Noteworthy Posts

Inspired by Ryan Cronin’s Friday Foraging, I decided to create a roundup of posts that I found interesting, inspiring, or important over the last week.

Consent culture

I was interviewed this week by the excellent Star Bustamonte of The Wild Hunt Pagan News. The resulting article: Consent Culture: are we there yet? has raised the profile of my public pledge that people can sign not to attend events that don’t have a code of conduct.

Educating people on rape culture and consent is an ongoing important effort that must pervade the entire Pagan community. 

The ocean of gender

I was very taken with Ryan Cronin’s post Gender is an Ocean. I felt that it beautifully described the fluidity of gender, and was a delightful counterpoint to my post, The landscape of gender.

Gender is an ocean. It is vast, mysterious, and mostly unknown. It flows and changes, waves rising and falling, moment to moment, and is never the same, yet is eternally present. It has its shallows and its deeps, it has its tides, its ebbs and flows. It has its weather, its calms and storms, its sunshine and rain. It has its terrors, and it has its wonders.

Paganism: could do better

Dayan Martinez gives the Pagan community F for effort on a number of issues in his post, Paganism has failed us and we have failed the world.

We are meant to be a healing balm for our ancestors and our modern cultures, going forward. We are meant to make peace with a tortured past so that institutions might be restructured. We are meant to be the chorus of the dead, for those beings that pass without notice. We are meant to give voice to those that yet remain, and affirm the relational bonds that weave the Immanent Divine.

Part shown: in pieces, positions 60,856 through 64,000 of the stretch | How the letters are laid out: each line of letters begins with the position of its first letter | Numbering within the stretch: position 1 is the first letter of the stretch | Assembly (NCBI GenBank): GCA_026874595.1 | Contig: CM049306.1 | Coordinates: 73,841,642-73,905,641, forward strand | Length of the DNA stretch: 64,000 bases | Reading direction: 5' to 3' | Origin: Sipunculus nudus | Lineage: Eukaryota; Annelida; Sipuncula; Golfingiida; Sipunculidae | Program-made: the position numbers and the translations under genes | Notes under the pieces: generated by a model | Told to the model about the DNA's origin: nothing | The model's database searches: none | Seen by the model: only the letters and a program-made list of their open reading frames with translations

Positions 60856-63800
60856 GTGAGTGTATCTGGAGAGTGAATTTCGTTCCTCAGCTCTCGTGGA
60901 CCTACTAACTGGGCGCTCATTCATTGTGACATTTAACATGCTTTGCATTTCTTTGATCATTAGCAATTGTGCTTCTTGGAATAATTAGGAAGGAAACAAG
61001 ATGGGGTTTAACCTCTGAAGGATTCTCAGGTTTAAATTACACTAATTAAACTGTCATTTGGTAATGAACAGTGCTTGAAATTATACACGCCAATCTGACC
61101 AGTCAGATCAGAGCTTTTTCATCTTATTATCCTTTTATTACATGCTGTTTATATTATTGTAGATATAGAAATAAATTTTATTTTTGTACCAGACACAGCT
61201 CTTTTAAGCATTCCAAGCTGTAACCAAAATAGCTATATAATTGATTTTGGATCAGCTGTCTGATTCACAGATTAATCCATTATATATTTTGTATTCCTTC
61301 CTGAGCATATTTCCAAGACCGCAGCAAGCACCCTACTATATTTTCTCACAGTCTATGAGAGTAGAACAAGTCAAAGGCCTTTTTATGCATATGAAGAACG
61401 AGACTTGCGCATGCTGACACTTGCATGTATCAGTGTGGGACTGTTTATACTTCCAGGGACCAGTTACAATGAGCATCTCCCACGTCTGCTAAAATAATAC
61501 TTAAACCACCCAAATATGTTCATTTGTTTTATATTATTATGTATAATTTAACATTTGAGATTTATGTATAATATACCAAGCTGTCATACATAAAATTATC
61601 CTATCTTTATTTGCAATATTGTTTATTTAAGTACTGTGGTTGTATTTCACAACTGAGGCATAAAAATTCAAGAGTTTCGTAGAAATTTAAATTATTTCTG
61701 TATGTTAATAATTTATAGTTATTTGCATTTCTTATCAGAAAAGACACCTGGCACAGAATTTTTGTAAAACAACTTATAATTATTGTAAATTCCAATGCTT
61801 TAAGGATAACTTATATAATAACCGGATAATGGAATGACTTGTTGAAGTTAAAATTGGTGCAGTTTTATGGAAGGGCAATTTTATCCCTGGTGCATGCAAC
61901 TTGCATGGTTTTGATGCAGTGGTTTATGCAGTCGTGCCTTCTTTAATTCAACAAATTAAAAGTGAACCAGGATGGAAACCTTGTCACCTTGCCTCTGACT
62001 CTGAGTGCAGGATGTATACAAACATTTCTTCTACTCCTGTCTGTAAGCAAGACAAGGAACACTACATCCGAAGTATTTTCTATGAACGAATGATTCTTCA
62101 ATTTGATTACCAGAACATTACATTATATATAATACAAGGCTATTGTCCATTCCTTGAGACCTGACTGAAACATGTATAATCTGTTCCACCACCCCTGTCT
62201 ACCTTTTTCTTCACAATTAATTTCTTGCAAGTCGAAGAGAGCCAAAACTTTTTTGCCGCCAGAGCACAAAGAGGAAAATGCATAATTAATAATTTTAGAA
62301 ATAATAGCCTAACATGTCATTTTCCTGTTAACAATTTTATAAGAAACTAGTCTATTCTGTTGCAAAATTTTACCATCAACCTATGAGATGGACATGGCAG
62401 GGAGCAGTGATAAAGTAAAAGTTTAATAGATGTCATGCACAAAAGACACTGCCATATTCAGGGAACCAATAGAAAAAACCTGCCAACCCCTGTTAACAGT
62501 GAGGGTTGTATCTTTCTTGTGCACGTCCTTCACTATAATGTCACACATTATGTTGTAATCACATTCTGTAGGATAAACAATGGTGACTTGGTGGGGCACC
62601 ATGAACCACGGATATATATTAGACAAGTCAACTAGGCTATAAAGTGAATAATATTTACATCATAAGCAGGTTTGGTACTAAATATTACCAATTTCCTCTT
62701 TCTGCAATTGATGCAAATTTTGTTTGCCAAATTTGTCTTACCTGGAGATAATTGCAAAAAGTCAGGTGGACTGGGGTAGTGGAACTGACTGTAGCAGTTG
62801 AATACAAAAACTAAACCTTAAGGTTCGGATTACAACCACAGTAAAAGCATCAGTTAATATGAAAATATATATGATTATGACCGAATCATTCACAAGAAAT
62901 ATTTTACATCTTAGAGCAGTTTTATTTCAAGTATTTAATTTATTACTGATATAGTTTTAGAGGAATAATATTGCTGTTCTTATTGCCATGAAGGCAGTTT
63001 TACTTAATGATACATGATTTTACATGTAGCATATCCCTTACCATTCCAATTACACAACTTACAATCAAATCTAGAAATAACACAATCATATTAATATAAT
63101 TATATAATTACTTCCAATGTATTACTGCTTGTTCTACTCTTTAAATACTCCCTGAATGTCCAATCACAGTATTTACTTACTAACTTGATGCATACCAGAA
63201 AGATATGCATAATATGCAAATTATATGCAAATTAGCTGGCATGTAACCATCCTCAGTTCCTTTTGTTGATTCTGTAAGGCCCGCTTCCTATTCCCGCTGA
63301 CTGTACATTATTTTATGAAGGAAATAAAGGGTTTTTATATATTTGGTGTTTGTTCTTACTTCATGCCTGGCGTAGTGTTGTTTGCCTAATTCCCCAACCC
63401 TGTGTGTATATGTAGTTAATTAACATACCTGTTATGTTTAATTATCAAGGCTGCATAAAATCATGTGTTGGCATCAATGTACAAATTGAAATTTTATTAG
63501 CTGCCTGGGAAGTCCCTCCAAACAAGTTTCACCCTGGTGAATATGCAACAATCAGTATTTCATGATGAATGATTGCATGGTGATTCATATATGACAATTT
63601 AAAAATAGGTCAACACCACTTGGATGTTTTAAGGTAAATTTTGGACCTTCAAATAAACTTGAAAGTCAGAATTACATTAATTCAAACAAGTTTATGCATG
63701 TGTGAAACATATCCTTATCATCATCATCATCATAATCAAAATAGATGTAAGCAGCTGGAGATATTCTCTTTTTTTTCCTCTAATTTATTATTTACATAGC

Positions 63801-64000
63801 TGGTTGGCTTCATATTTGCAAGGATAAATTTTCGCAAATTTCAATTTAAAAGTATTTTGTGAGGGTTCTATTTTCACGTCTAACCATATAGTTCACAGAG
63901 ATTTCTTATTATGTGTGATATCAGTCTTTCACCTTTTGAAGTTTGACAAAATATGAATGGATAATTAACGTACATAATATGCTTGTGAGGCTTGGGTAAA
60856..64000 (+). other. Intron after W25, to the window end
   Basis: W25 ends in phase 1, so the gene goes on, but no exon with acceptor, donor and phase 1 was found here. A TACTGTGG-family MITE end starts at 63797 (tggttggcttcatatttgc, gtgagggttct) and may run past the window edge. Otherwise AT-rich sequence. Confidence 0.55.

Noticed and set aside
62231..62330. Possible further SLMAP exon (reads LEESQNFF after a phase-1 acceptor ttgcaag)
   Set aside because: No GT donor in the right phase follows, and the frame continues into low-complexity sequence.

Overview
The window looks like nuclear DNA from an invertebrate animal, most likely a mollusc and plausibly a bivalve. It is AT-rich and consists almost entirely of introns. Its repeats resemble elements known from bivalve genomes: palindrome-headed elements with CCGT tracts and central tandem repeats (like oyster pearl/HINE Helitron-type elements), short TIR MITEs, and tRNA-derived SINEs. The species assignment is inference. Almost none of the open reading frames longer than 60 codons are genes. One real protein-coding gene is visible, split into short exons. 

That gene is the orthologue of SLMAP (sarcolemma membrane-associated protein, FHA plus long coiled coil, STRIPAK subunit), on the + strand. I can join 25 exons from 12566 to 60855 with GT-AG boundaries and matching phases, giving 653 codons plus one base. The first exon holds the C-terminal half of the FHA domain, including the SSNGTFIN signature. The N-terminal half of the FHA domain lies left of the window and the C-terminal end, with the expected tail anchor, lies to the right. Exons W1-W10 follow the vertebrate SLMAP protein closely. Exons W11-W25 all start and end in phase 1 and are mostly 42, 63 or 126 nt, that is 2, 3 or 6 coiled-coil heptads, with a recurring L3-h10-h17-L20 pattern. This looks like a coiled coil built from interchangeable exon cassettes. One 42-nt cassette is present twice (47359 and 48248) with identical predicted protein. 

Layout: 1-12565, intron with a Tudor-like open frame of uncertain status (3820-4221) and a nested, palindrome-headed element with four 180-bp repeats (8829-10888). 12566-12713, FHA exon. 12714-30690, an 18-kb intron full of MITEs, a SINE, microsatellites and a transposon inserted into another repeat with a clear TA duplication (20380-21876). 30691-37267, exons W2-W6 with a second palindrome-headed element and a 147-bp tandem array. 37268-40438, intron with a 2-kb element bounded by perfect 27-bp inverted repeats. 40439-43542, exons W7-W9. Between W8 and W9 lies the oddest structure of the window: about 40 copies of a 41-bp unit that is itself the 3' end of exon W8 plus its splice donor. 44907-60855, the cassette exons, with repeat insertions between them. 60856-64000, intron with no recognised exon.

What to do about it

Dana at The Druid’s Garden offers some actions we can all take in response to mass extinction with her latest post, Druidry for the 21st Century: Druidry in the Anthropocene. I would urge everyone to read and act upon this vitally important post.

I’ll share what I consider to be my key method for responding this kind of extinction level event: building refugia. Refugia is a concept discussed by E. C Pielou in After the Ice Age: The Return of Life to Glaciated North America. In a nutshell, refugia (also called “fuges”) are small pockets of life that were sheltered from broader changes that destroyed most habitats. Pielou describes specific isolated pockets of life that survived as a sheltered spot, a microclimate, a high point, and so forth, while the rest of the land was covered in ice. When the glaciers receded and left a bare landscape devoid of topsoil or life, it was these refugia that allowed life to spread outward again, repopulating areas in North America stripped bare by glaciers.

Caves and apotropaic marks

Apotropaic marks have been in the news a fair amount since the discovery of witch marks at Creswell Crags in Derbyshire (UK). The blog Heritage Calling has a post about caves that show evidence of human occupation, from the Ice Age onwards.

Some of our best preserved prehistoric caves represent rare and fragile time capsules of cultural and scientific information. As scientific dating techniques have advanced, our understanding of the specimens found in caves around the world has revolutionised the way we think about the earliest humans.

Literary Tarot

I was musing about the Tarot in T S Eliot’s poem The Waste Land on Instagram. A day or two later I noticed that the Bad Witch has written an excellent blogpost on that very subject.

Anyone familiar with Tarot will recognise that while some are recognisably traditional cards, others aren’t. Eliot himself noted: ‘I am not familiar with the exact constitution of the Tarot…from which I have obviously departed to suit my own convenience.’

Synchronicity strikes again!

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